As I mentioned earlier, I did do a side-by-side comparison of the PHB method and the Red Box method, and I gotta say I like the Red Box one a lot more. What the Red Box DOESN'T have is a quick summary of what it did through the adventure to get you to those stats, so if you want to create a new character you have to go through the adventure again. I think they really could have just slapped one more page in there that explained what each step meant and how it was used to build the character, since it leaves those sort of up in the air and esoteric and are quite content with "just follow the adventure again." Of course, the PHB has a similar problem, which may even be worse. You've got to trudge through all three hundred or something pages to get all the information you need to put the character sheet together, and it saves how to calculate your AC, Fort, Ref, and Will until near the very end of the entire book. Making a character out of the PHB means you have to actually READ the PHB cover to cover at least once, and then if you aren't bookmarking the relevant tables and boxes for putting a character together, you've got to flip all around to find it again since the index is not very great. At the end of it, the Red Box creates a more powerful character than the PHB; you get more attacks, better stats, and a first-level feat (Jack of All Trades is the greatest thing in the entire world), but at the cost of having a less versatile character. At the end of the Red Box adventure, I felt more entertained but less "involved" with my character, since there weren't any ways to make the character unique. I found myself sort of screwing around by the end to try to make it stand out by being funny, coming up with absurd names and marking "Alignment" with things like "straight" or "bi-curious." With the PHB method, it takes a lot more time, you have a lot more options (especially if you've got the supplemental books that have EVEN MORE powers and feats for all levels) and the pen hits the paper more; I feel more "scholarly" when I do it "longhand," which I suppose is probably exactly the opposite of how a lot of people will feel about getting the chance to interact with their character as they create them with the Red Box adventure. Overall though the two characters came out evenly enough matched and I don't feel like one method is "superior" to the other one, just different. I did sort of like my Red Box wizard a little bit more despite the differences, but I was working out of just the PHB, I don't have Arcane Power so the choices for first level wizard powers are super limited. And I like not having to wait until level 2 for my first feat.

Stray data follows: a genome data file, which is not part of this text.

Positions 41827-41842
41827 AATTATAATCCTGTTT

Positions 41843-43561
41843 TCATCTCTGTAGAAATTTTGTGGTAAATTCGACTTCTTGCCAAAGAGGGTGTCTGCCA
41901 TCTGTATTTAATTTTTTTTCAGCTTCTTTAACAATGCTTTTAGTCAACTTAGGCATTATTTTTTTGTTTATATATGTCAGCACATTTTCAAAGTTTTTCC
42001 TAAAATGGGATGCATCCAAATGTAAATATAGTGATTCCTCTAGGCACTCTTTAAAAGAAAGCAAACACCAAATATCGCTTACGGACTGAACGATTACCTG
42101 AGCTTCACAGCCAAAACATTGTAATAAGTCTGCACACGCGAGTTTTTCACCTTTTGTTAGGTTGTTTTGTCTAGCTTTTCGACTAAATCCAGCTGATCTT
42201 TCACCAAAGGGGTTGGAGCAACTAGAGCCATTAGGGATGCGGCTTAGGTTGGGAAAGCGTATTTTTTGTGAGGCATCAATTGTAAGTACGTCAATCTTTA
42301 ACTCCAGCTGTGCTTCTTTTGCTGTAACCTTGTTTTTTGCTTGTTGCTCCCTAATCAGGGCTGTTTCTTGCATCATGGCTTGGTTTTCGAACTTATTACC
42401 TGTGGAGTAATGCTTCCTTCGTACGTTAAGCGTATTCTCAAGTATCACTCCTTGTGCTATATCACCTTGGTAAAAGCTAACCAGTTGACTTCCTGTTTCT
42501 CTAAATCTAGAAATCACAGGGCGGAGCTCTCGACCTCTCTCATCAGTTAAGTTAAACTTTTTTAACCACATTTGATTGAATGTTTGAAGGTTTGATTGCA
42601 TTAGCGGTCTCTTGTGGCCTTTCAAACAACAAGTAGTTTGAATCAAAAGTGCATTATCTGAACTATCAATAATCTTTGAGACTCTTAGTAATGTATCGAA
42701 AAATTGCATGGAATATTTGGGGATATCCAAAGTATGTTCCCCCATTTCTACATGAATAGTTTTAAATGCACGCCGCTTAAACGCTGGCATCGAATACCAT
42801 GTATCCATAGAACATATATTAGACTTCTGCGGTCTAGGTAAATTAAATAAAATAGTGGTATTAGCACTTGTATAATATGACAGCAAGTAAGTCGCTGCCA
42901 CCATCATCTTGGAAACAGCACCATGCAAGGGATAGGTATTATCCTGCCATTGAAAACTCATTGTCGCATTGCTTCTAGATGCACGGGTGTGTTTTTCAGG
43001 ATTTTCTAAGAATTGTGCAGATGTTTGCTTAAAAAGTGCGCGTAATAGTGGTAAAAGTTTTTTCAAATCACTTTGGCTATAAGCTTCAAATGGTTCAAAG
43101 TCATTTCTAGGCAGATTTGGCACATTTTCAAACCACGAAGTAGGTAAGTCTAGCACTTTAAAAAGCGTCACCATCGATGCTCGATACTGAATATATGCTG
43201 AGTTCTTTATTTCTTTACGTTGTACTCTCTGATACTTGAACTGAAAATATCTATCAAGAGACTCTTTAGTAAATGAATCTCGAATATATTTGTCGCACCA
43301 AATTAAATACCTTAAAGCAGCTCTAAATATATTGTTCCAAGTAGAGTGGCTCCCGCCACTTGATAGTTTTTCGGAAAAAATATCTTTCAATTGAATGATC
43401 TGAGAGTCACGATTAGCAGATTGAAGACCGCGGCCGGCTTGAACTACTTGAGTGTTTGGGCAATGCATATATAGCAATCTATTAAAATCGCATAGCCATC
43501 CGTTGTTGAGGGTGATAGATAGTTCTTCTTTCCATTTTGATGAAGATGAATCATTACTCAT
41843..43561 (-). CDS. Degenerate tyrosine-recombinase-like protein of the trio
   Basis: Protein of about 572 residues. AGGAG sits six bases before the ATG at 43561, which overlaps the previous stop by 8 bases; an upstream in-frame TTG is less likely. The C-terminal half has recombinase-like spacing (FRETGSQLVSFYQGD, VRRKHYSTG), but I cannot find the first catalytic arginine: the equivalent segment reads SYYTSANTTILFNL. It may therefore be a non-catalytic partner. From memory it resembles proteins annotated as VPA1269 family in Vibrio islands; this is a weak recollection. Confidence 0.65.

I think overall the Red Box succeeds exactly where it wanted to: to be a really great, solid piece of D&D introductory material, the "gateway drug" to the full game, as it were. They're coming out with enough Essentials line stuff over the next few months that you can keep the training wheels on for quite some time. I don't expect that the slight mechanics and rules changes from Essentials to regular 4e will be all that jarring or surprising once someone gets familiar enough with gameplay in Essentials, and maybe as with the case of magic missile, a wizard will be glad to have the thing do a little more damage than just an automatic 5 (which is, incidentally, the sort of damage a minion does). Essentials takes its place about halfway between the ultra-simplistic D&D Miniatures Game rules and the full 4th Edition rules, and the Red Box rules are elegant enough for new players and hardly require any time-consuming rules disputes, which are the speed train for pissing potential new gamers off so bad they never want to tabletop again. I'm looking at you, Rifts.

In the end, I think that having the Red Box is an awesome way to start on D&D, and I think it is a savvy advertising move for Wizards to make. The Red Box just doesn't have enough options to make it really fulfilling past level 2; unless Heroes of the Forgotten Lands has a LOT more stuff to spec out the characters with, it's going to sort of force players who want to continue to buy at least the PHB ($34.95 MSRP). I'm sort of curious to look at the new Essentials "Rules Compendium" book to see how they've fiddled with the PHB for the "complete" Essentials rules. I don't think that Essentials constitutes a "4.5" build of D&D at this point, not like what happened between 3 and 3.5. I see absolutely no major conflict at all with working Essentials into regular 4ed, slight mechanics changes be damned.